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Artificial intelligence is already making drug development faster. Could it be used to find and exploit drug patent loopholes?
Already, AI is being used to extract, analyze, and manage data – data which may or may not be directly related to synthesis of drug molecules. With AI, drug developers can tease apart insights from unstructured data like scientific papers, analyze huge quantities of never-before-connected data to find hidden drug-disease correlations, and identify compounds which are likeliest to make it to market.
Pharmaceutical startups are using AI to bring their R&D in-house, because of the cost savings AI confers. And now, artificial intelligence is being used to innovate molecules through multiple synthetic chemical pathways. The potential is there both to help developers skirt existing drug patents through novel synthetic pathways, and to help drug developers protect their own patents by tightening up the very loopholes that novel synthetic pathways represent.
Generating Synthetic Sequences to Create Target Molecules
Chematica is an AI computer code/database combination that was originally developed in Poland. In 2017, it was bought by the Merck Group. The software is designed to combine long synthesis pathways into shorter, more economical pathways, and to find alternate synthetic pathways for the creation of existing molecules.
Achieving this requires an enormous knowledge base, along with pattern recognition algorithms, and perfect “memory” of reactions that have been tried. This combination of needs is exactly the sort of problem AI is designed for.
Without AI, the process of finding new synthetic pathways to the same molecule is painstaking and time-consuming. With Chematica, however, one team was able to generate synthetic routes for the creation of eight pre-defined molecules within 15 to 20 minutes each. The team then tested the results by following the synthetic routes to ensure the program created the desired target, and it did so in all eight cases.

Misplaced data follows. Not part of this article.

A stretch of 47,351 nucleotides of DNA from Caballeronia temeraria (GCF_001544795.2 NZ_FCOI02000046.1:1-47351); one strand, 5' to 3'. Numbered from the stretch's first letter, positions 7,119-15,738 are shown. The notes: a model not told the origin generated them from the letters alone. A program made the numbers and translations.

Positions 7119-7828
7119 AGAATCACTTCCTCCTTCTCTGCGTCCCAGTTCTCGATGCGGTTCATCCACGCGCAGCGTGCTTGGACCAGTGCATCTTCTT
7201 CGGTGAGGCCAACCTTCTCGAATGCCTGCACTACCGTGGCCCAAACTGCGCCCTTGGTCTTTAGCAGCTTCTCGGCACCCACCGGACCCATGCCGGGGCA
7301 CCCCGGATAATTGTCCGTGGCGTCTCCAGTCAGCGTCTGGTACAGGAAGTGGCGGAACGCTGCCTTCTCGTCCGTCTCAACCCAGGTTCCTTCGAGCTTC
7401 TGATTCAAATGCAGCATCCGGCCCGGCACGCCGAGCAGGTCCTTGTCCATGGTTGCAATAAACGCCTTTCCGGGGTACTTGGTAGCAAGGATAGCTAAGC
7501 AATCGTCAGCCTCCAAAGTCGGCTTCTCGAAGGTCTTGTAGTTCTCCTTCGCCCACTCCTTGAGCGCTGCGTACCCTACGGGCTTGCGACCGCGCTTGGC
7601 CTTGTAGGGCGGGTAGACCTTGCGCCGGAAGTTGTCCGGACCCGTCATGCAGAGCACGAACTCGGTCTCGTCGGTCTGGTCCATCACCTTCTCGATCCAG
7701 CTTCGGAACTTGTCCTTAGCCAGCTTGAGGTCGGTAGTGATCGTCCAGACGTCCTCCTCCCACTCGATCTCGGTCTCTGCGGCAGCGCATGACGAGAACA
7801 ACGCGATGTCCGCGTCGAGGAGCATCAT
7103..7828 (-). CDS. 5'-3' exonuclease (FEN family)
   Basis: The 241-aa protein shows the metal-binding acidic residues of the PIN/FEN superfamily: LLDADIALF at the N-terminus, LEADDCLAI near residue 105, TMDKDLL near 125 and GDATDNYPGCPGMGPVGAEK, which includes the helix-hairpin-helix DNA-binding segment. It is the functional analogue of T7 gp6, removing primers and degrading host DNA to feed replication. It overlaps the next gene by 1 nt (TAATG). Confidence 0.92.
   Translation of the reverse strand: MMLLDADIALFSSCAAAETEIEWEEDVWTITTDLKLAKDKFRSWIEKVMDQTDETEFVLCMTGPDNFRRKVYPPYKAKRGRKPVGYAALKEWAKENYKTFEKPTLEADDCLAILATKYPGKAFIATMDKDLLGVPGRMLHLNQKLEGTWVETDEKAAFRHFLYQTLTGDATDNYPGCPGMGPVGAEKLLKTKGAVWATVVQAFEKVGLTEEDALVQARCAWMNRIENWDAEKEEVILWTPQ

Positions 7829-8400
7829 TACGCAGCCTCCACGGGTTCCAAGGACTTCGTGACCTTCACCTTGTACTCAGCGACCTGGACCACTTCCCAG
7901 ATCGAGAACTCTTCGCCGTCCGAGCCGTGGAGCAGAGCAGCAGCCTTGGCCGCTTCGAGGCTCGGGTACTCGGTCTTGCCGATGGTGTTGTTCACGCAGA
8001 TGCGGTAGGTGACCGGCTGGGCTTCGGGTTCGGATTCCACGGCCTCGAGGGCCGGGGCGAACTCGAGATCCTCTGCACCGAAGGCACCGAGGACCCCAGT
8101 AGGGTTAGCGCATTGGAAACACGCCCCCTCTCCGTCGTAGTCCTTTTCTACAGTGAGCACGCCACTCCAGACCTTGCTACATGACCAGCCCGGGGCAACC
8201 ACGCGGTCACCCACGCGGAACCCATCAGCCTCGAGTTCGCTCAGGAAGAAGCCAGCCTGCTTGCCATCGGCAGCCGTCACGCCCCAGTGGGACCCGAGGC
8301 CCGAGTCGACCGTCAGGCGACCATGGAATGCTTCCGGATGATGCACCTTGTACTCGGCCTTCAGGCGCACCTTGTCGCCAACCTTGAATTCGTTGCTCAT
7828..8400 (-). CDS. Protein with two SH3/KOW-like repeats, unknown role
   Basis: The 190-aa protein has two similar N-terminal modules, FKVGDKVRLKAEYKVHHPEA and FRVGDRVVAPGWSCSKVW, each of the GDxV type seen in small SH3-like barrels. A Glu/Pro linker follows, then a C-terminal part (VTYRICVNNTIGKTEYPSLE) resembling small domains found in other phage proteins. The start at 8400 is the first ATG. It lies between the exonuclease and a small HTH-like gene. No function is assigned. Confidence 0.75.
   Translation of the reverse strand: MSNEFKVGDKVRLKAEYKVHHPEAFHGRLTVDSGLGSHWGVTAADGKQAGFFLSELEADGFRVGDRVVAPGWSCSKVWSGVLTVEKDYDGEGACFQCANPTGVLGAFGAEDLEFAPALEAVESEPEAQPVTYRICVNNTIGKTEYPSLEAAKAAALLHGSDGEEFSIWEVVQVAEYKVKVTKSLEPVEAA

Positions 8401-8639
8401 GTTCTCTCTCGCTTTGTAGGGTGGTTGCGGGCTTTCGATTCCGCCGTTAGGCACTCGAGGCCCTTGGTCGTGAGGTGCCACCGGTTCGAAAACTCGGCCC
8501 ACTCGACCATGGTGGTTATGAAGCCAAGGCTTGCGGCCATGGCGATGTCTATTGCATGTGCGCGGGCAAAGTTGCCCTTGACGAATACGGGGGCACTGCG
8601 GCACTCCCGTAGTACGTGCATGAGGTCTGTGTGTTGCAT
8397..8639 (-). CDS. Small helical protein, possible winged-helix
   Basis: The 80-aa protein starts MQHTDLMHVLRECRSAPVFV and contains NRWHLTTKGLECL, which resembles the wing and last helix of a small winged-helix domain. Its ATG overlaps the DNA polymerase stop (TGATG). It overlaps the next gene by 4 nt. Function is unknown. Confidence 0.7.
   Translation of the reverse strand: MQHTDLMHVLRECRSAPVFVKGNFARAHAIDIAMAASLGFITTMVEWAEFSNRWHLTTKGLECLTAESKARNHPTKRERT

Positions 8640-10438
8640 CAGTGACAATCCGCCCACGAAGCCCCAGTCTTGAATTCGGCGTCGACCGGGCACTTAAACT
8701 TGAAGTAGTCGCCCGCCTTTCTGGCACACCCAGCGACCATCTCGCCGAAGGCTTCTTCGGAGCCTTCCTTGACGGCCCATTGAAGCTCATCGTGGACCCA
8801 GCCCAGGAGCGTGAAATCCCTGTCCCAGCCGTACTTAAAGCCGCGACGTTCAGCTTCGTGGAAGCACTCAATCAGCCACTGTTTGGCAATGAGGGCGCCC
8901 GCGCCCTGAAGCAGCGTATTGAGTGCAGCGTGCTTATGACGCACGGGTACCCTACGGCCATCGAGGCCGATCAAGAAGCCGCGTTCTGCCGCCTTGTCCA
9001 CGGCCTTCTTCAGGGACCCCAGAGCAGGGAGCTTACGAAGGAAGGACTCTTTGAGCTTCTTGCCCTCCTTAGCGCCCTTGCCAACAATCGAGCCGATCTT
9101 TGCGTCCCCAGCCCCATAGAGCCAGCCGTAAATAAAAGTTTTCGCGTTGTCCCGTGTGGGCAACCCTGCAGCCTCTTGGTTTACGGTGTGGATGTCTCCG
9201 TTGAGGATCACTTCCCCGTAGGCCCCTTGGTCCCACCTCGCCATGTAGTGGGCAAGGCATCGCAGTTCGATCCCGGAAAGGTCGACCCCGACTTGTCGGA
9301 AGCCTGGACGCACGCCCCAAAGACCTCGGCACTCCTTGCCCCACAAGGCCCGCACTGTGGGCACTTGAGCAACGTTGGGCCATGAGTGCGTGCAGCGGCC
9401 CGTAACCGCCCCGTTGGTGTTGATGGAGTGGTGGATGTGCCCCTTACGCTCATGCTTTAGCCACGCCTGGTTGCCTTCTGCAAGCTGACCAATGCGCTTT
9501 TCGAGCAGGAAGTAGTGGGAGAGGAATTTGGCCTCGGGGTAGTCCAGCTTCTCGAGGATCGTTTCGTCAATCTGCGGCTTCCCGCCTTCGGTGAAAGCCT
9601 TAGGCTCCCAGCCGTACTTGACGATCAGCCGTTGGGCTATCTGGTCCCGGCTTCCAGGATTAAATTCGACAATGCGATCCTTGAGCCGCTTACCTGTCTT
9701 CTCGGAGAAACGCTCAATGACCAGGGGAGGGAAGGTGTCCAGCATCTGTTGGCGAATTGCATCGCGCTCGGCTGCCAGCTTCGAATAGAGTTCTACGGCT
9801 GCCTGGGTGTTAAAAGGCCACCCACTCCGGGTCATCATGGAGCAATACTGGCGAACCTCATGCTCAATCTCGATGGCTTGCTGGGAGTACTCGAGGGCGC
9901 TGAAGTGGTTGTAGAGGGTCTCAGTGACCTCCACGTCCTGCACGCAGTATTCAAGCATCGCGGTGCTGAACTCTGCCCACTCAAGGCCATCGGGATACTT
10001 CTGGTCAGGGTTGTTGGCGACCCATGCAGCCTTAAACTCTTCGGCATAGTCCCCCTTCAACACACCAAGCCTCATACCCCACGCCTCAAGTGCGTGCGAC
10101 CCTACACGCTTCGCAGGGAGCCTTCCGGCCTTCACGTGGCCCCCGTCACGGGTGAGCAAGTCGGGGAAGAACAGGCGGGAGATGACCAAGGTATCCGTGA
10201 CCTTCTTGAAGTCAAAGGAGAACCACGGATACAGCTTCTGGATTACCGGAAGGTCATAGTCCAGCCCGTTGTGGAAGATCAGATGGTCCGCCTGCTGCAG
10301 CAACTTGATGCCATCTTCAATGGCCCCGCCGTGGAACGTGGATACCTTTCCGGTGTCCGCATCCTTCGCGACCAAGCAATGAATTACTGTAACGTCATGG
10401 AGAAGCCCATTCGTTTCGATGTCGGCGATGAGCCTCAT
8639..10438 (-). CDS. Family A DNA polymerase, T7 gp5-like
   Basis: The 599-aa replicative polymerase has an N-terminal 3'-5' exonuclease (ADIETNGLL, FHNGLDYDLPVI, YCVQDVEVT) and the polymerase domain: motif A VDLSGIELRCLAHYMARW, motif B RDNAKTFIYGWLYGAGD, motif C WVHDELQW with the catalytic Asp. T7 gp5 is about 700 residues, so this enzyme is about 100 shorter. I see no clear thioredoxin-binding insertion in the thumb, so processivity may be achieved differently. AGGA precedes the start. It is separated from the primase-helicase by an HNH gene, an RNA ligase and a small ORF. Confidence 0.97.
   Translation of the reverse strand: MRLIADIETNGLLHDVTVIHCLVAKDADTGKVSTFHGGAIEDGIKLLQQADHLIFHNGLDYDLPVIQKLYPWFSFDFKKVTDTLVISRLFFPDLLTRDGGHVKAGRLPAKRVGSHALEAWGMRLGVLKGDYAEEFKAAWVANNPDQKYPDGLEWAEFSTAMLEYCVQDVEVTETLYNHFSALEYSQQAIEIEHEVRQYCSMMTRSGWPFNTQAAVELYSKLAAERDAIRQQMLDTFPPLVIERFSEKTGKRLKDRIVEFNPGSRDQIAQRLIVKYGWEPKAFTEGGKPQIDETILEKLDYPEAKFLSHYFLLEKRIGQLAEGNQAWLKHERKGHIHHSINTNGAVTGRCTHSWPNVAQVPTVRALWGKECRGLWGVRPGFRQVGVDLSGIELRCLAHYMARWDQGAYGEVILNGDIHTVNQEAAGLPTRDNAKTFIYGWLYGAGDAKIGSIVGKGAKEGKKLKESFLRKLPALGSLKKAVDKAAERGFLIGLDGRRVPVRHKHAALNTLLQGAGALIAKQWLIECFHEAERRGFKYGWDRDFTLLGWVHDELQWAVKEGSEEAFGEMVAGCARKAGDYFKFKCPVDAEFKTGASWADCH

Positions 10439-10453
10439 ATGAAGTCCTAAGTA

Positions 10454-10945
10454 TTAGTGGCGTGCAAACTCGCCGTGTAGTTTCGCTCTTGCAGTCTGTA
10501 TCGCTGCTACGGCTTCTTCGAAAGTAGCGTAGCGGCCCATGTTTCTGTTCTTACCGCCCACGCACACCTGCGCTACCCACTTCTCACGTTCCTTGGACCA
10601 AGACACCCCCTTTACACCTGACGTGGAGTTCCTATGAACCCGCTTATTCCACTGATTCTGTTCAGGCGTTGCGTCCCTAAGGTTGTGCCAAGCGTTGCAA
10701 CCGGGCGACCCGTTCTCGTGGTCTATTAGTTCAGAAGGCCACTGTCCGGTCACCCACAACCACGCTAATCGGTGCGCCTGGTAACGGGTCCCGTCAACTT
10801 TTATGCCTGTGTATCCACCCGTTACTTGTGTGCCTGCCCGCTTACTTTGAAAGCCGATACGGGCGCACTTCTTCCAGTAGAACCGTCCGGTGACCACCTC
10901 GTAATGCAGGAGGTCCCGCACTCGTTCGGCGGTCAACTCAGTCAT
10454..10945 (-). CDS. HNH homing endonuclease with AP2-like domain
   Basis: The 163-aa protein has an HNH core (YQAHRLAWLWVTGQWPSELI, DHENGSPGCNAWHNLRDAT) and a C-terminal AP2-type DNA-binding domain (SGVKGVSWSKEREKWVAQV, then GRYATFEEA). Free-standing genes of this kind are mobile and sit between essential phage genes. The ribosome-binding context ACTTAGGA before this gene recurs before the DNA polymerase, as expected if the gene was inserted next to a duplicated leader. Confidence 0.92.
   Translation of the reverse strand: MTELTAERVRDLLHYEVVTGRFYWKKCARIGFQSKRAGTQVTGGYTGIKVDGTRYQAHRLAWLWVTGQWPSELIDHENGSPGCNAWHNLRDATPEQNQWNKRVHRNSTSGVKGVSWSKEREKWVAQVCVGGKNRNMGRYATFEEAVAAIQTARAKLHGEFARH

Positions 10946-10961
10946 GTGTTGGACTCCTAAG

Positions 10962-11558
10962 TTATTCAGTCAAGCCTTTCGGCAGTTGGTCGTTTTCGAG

Chemists have reproduced the synthetic pathways generated by AI programs to demonstrate that they actually work.
Using AI to Challenge Drug Patents
It’s easy to see how this form of AI could be used to skirt drug patents. A developer could simply use Chematica to explore all possible synthetic routes to the target molecule, and then create it using a pathway that the original drug developer did not patent.
New drug molecules are typically protected by numerous individual drug patents, hence the term “patent fence.” These various patents often cover multiple processes by which the drugs are synthesized, and they have traditionally been effective at keeping competitors away.
Artificial intelligence tools like Chematica, however, could allow competitors to develop synthetic routes the original manufacturer never conceived of. Drug manufacturers will have to be even more careful regarding compound, composition, and method of use patents going forward than they already are.
Using AI to Strengthen Drug Patents
Of course, there’s no reason pharmaceutical developers themselves can’t use tools like Chematica to develop (and patent) multiple synthesis processes, making the patent fence that much more impenetrable. When AI software has access to huge databases of millions upon millions of reactions, it can pick out “best routes” for the synthesis of drug molecules that even the most experienced chemists would not have come up with, simply based on the more massive quantity of data to which it has access.
What could end up happening is an “arms race” between drug companies, who want to cover as many bases as possible with their patents, and competitors, who want to find synthetic pathways that are not covered by existing patents – something that the astonishing power of machine learning makes possible.
Ultimately, artificial intelligence is a tool, and its use in the development of new drugs is already resulting in innovations and cost-saving methods. Things get a bit stickier when AI is applied to analyzing chemical routes to patented drug molecules, finding loopholes in those patents, and slipping through them. One sure bet is that drug manufacturers will be using the same AI technology to try to locate those loopholes early on, and close them via drug patents before competitors can exploit them.